With that observation Balakrishnan turns to the final phase of the growth story, the post-reforms period. What exactly did the reforms of 1991 do? There are those who claim that the reforms brought in liberalisation, privatisation and globalisation' (LPG for short). It does not take much intellectual effort to see that (unlike what happened in eastern Europe and indeed in the Soviet Union itself around this time) it was not a transformation from a Soviettype, centrally controlled economy to an economy run by the market: India never had a largely state-owned, centrally controlled economy, and the market was quite active throughout India's long economic history. Nor was it a case of privatisation: even in 1991, over 80 per cent of the gross domestic product (GDP) was generated in a barely regulated private sector. The essential feature of the reforms was, thus, the opening up of the Indian economy to the rest of the world, in terms of trade, but essentially in terms of foreign capital.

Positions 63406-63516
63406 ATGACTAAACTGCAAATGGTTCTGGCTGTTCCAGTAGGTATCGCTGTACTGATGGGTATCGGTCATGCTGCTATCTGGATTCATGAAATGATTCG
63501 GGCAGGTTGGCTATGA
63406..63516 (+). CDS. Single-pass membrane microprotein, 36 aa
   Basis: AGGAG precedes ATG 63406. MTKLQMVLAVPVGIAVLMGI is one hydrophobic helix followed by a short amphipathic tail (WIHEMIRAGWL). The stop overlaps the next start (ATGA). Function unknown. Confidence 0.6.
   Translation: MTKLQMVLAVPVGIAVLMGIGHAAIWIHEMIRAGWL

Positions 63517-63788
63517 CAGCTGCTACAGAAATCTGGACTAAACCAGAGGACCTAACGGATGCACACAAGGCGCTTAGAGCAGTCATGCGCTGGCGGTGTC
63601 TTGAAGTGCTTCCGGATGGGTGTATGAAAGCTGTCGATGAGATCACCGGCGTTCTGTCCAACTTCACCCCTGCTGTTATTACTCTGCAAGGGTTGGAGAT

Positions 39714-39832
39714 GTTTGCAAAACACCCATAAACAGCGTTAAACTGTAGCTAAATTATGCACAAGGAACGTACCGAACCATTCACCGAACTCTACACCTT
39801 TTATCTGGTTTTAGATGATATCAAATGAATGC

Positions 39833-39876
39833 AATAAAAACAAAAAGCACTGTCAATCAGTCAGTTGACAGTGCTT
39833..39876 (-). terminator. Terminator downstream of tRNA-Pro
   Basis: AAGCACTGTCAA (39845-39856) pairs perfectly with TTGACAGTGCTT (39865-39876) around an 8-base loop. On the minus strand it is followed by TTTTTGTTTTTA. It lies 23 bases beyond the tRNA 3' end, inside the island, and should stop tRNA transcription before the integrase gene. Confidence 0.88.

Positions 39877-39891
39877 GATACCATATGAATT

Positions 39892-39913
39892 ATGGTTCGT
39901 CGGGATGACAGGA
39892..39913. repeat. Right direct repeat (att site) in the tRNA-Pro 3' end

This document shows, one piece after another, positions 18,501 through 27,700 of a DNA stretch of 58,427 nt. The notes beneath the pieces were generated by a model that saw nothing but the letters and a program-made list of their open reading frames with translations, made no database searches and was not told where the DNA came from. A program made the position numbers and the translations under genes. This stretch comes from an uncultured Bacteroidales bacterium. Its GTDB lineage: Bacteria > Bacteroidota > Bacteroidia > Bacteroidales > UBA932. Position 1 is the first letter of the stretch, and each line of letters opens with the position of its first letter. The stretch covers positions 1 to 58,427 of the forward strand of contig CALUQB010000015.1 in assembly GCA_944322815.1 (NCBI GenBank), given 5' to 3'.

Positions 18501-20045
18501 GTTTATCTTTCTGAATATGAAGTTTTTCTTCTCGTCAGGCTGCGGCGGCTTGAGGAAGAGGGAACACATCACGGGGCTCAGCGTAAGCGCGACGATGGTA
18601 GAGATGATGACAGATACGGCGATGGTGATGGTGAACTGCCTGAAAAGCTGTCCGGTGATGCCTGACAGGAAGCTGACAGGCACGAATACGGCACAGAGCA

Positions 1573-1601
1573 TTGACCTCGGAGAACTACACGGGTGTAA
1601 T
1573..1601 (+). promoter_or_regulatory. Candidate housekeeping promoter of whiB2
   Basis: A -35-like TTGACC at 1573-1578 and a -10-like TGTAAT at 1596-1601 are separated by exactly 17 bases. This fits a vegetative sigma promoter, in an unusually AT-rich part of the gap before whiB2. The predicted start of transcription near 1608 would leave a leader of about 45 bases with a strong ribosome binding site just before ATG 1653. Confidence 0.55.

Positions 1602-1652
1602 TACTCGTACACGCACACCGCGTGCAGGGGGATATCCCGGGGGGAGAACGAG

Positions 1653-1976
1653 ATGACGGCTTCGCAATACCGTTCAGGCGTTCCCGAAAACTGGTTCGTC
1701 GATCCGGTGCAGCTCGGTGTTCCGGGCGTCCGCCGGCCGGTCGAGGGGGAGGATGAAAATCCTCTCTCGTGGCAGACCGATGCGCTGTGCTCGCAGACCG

What has been its impact on growth rates? Not particularly striking in the first decade, as has been noted already. In 2002-03 it was a dismal 3.8 per cent. From then on, as is well known, it has been a case of India Shining growth rates of close to 9 per cent almost every year, even 9.7 per cent in 2006-07, suggesting that a double digit growth rate is both possible and necessary to get rid of chronic poverty, ignorance and disease which still afflict millions of our people as the Prime Minister stated in mid-2008.

Balakrishnan has some comments to offer about the pattern of growth in the post-reforms period before he turns to the future. Examining the sectoral patterns of growth, he points out that the share of agriculture in GDP has sharply declined, that of industry has barely increased and the biggest share is that of services. So the growth rate maintains a high level mainly because of the contribution of services, resulting largely from the growth of wages and salaries in public administration and the sharply rising remunerations in corporate enterprises.